Using quantile regression for optimal risk adjustment
AbstractThis paper analyzes optimal risk adjustment for direct risk selection (DRS). Integrating insurers activities for risk selection into a discrete choice model of individuals’ health insurance choice shows that DRS has the structure of a contest. For the contest success function used in most of the contest literature, optimal transfers for a risk adjustment scheme have to be determined by means of a restricted quantile regression, irrespective of whether insurers primarily engage in positive DRS (attracting low risks) or negative DRS (repelling high risks). This is at odds with the common practice of determining transfers by means of a least squares regression. However, this common practice can be rationalized within a discrete choice model for a new class of contest success functions, but only if positive and negative DRS are equally important; if not, optimal transfers have to be calculated from a restricted asymmetric least squares regression. Using data from a German and a Swiss health insurer, we find considerable differences between the three types of regressions. Optimal transfers therefore critically depend on which contest success function represents insurers’ incentives for DRS and whether positive and negative DRS are equally important or not. Results from the two data sets indicate that if a regulator does not know which case applies, transfers should rather be calculated by means of a quantile than a least squares regression.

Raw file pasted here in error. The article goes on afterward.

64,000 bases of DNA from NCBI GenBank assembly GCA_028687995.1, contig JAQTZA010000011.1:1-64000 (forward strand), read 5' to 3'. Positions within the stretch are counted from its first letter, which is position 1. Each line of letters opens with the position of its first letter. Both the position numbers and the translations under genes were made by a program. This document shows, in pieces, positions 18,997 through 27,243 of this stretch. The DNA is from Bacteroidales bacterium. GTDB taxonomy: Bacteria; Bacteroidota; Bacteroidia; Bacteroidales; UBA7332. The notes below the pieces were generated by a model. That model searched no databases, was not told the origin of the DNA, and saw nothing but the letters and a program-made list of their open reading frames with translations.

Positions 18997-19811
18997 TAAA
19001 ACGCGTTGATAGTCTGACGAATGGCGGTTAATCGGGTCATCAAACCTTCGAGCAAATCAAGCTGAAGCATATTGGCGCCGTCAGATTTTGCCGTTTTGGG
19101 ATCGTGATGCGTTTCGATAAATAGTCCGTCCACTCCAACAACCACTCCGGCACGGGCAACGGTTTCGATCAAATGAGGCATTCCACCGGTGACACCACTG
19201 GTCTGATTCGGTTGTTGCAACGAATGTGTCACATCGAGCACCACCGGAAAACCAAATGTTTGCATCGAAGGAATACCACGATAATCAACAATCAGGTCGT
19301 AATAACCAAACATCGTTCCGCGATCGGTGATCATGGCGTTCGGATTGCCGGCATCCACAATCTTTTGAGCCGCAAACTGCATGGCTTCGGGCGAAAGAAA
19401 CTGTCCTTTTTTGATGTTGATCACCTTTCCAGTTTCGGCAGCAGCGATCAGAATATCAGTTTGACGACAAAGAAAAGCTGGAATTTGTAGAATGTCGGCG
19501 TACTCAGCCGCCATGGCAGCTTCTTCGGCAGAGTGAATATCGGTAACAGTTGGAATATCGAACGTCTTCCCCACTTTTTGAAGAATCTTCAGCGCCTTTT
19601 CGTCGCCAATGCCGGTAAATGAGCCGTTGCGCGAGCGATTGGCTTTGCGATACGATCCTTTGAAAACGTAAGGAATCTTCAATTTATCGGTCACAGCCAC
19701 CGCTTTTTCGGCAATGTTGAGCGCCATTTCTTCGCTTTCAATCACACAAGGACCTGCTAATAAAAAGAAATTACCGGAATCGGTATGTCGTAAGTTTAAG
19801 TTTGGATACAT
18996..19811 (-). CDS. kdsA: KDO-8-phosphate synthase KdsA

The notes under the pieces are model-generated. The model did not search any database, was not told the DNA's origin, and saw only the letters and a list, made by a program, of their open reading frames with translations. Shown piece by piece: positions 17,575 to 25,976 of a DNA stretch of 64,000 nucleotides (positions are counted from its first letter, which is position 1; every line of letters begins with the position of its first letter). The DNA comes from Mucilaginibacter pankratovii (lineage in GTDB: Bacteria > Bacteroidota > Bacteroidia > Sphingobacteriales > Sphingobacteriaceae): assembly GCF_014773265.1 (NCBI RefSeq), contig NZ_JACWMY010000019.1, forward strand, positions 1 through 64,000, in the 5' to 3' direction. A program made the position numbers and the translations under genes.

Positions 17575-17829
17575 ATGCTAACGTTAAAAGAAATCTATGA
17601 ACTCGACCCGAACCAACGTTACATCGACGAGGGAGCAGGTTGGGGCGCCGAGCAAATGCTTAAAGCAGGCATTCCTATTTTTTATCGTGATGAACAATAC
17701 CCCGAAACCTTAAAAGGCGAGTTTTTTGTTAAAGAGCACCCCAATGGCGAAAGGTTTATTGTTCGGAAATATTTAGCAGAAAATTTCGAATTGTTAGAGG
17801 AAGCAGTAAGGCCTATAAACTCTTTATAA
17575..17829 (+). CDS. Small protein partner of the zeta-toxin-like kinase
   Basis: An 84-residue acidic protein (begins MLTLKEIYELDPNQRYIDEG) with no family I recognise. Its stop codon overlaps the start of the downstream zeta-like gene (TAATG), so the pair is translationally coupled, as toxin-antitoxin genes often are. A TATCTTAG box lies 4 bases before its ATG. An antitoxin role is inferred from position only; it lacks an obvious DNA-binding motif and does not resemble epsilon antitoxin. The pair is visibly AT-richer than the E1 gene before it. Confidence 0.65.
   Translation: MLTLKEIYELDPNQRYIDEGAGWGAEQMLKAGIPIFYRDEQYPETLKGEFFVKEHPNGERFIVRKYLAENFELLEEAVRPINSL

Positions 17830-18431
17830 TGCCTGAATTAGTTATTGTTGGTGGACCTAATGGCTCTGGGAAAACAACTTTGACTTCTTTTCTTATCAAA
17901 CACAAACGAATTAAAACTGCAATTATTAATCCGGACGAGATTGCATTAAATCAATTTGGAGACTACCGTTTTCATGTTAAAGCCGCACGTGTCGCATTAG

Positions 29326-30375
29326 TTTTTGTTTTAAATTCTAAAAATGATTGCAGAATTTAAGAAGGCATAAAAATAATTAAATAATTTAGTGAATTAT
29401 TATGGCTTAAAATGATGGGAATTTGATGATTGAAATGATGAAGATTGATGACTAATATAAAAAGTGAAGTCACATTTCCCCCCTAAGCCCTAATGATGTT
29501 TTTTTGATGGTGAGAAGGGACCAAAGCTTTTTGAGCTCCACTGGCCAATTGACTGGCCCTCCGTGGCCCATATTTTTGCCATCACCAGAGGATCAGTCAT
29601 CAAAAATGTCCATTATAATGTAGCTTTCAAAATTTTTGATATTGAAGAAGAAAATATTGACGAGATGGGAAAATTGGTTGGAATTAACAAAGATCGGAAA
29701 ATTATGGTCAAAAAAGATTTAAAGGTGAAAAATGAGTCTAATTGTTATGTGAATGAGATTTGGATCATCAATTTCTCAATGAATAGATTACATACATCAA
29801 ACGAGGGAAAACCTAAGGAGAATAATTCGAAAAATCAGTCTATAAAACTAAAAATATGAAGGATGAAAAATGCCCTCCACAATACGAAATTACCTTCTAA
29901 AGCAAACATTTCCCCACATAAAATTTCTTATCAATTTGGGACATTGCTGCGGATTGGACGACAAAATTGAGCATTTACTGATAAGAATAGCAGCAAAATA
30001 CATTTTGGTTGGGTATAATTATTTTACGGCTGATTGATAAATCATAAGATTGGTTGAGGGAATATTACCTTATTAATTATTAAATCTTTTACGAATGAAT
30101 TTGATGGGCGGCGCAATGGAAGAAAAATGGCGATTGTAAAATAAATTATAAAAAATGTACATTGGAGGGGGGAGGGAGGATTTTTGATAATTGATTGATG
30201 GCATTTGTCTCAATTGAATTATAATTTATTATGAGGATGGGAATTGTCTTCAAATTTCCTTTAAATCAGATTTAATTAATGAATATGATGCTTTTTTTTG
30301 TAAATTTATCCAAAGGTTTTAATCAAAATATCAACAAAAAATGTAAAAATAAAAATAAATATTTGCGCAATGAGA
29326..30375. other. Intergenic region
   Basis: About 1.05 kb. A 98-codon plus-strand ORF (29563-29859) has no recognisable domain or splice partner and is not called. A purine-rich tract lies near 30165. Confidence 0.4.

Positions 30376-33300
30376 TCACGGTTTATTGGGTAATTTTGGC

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Bibliographic InfoPaper provided by University of Trier, Department of Economics in its series Research Papers in Economics with number 2014-11.
Length: 28 pages
Date of creation: 2014
Date of revision:
Risk selection; risk adjustment; discrete choice; contest; quantile regression;
Find related papers by JEL classification:
- I13 - Health, Education, and Welfare - - Health - - - Health Insurance, Public and Private
- I18 - Health, Education, and Welfare - - Health - - - Government Policy; Regulation; Public Health
- L13 - Industrial Organization - - Market Structure, Firm Strategy, and Market Performance - - - Oligopoly and Other Imperfect Markets
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